"I guess we just kind of know," Howard told us at PAX. "Content wise, we want to have a lot, and we want it to work well together. Mainly we're looking for a saturation of activity -- is there always something to do, without being overwhelmed. As the project goes on, we're finding areas where there isn't enough to do, and we keep adding. So the game always ends up a lot bigger than we anticipated. Though the theme of Skyrim is obviously "bigger and more," some aspects of Oblivion have had to be scaled back in the sequel. But Howard said that those decisions were motivated less by time and budget and more by a desire to present the richest overall experience.
"In Oblivion, we did ... maybe nine big cities? And here, we decided 'let's do five, and make them more unique.' There are fewer of the really large cities, but the ones we have here ... there's more to them," he said.
"We're also scaling back on some skills that didn't have ... like, you can still do hand-to-hand. In Oblivion it's a skill, but the way our skills work now, it's something we weren't going to pay off on. So we left it in, but it's not a skill. It's that type of thought process."
"The audience we have for our kind of thing is big enough that we don't have to tone it down."
That depth over numbers approach is also part of Bethesda's DLC plan for Skyrim.
"When we did Fallout 3's it was like a mad rush. We had two overlapping DLC teams and doing five of them and it was just ... a frantic pace getting these done," Howard said. "Our feeling is 'Well, let's slow that pace down.'" There's certain DLC from Fallout 3 that we're prouder of, that we think are a higher level of quality. So that's like, 'OK, let's try to do more in a single DLC, take some more time, spend some more people on it and do something a bit more substantial."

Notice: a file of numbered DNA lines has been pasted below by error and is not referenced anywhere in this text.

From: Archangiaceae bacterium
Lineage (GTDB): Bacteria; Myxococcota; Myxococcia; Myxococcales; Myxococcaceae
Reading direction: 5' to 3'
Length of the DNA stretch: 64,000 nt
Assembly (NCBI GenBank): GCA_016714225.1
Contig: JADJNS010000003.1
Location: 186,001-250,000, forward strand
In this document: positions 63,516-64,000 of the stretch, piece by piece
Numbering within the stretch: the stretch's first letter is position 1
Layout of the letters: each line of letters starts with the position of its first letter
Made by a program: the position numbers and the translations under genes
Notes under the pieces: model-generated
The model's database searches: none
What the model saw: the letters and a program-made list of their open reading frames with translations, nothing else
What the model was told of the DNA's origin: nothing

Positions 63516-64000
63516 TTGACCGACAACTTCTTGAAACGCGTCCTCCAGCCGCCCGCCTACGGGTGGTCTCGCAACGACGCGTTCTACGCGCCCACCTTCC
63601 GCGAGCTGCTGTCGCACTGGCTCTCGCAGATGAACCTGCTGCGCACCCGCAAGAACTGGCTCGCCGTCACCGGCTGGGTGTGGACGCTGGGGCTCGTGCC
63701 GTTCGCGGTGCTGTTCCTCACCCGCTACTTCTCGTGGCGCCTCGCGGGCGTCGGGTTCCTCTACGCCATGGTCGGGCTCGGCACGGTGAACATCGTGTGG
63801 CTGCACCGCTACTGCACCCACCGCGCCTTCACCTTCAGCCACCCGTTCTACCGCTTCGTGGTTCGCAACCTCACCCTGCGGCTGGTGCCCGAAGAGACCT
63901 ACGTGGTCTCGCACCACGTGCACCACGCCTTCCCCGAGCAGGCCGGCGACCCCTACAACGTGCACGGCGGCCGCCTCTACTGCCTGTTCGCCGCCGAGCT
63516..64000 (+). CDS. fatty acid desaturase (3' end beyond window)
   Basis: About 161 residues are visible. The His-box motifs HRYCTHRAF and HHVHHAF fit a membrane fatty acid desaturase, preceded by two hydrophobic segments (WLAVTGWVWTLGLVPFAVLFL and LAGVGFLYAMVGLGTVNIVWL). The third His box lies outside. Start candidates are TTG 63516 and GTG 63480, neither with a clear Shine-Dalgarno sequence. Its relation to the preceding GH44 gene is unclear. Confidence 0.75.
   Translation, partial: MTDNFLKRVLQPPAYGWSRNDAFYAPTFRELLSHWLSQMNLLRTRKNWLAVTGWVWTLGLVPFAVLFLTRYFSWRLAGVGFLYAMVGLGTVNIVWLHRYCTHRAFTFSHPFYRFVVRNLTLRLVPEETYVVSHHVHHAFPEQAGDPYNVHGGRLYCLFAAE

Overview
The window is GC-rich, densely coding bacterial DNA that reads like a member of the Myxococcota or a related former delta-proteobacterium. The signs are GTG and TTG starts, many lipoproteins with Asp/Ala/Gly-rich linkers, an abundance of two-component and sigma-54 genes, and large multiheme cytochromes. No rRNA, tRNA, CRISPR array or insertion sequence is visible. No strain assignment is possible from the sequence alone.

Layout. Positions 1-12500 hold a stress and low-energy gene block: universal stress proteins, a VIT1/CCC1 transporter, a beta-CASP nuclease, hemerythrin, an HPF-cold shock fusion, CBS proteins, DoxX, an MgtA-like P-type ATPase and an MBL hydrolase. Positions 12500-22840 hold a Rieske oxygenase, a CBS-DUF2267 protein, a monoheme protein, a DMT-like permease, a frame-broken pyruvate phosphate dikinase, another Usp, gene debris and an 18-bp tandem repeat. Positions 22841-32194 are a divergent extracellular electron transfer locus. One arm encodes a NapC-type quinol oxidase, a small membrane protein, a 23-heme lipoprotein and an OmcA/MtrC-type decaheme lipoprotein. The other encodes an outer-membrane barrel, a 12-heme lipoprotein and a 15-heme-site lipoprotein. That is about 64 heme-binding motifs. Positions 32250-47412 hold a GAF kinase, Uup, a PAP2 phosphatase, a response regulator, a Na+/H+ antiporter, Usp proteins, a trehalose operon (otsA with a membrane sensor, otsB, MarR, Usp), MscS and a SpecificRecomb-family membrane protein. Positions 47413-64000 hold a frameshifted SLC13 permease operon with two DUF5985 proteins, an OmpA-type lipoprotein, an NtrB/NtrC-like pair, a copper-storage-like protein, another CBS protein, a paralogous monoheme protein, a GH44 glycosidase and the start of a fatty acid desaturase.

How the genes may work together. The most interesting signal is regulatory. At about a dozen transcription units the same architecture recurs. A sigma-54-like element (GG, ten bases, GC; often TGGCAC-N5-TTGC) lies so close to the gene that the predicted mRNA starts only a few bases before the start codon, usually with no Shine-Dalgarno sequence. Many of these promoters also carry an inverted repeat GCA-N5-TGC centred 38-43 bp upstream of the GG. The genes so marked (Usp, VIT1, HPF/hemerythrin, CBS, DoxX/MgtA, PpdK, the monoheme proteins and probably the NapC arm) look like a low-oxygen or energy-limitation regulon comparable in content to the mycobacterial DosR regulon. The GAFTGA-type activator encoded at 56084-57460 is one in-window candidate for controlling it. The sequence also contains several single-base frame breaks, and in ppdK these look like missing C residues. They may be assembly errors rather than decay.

With all the growing Skyrim has done and will continue to do in DLC, it seems that Bethesda has omitted the most obvious opportunity for evolution: An online component. We asked Howard why Dovahkiin is a lone wanderer in a gaming industry that seems to be increasingly obsessed with finding a foothold in the MMO market. The answer, as it happens, comes down to a matter of taste.
"I like this kind of game better," he said. "You know, it's what most of us are into. I'm not really an MMO guy. I respect them, I look at them, but I don't play them. It feels more real to me when I'm the hero and it's crafted for that. A community aspect to it, I recognize a lot of people would want that in a game like this, but it changes the flavor for me.
It seems that audience will get everything it expects from Skyrim, including just a smattering of the ... well, let's call it "technical quirkiness" that Bethesda games are known for. Though Howard and co. have heard the complaints and try to address them, the occasional bug may not be entirely unintentional.
"We try to solve most of it, we're sensitive to a lot of it. There is a subset of that where we say 'Well, that's what can happen.' If there's entertainment value in that, whatever it is, we'll leave a lot of it. If it's gonna break the game, or unbalance the game in some way, we do try to solve it. If the solution is gonna make the game less fun ... well, hey, leave it in," Howard said, before adding with a smile, "It's their game."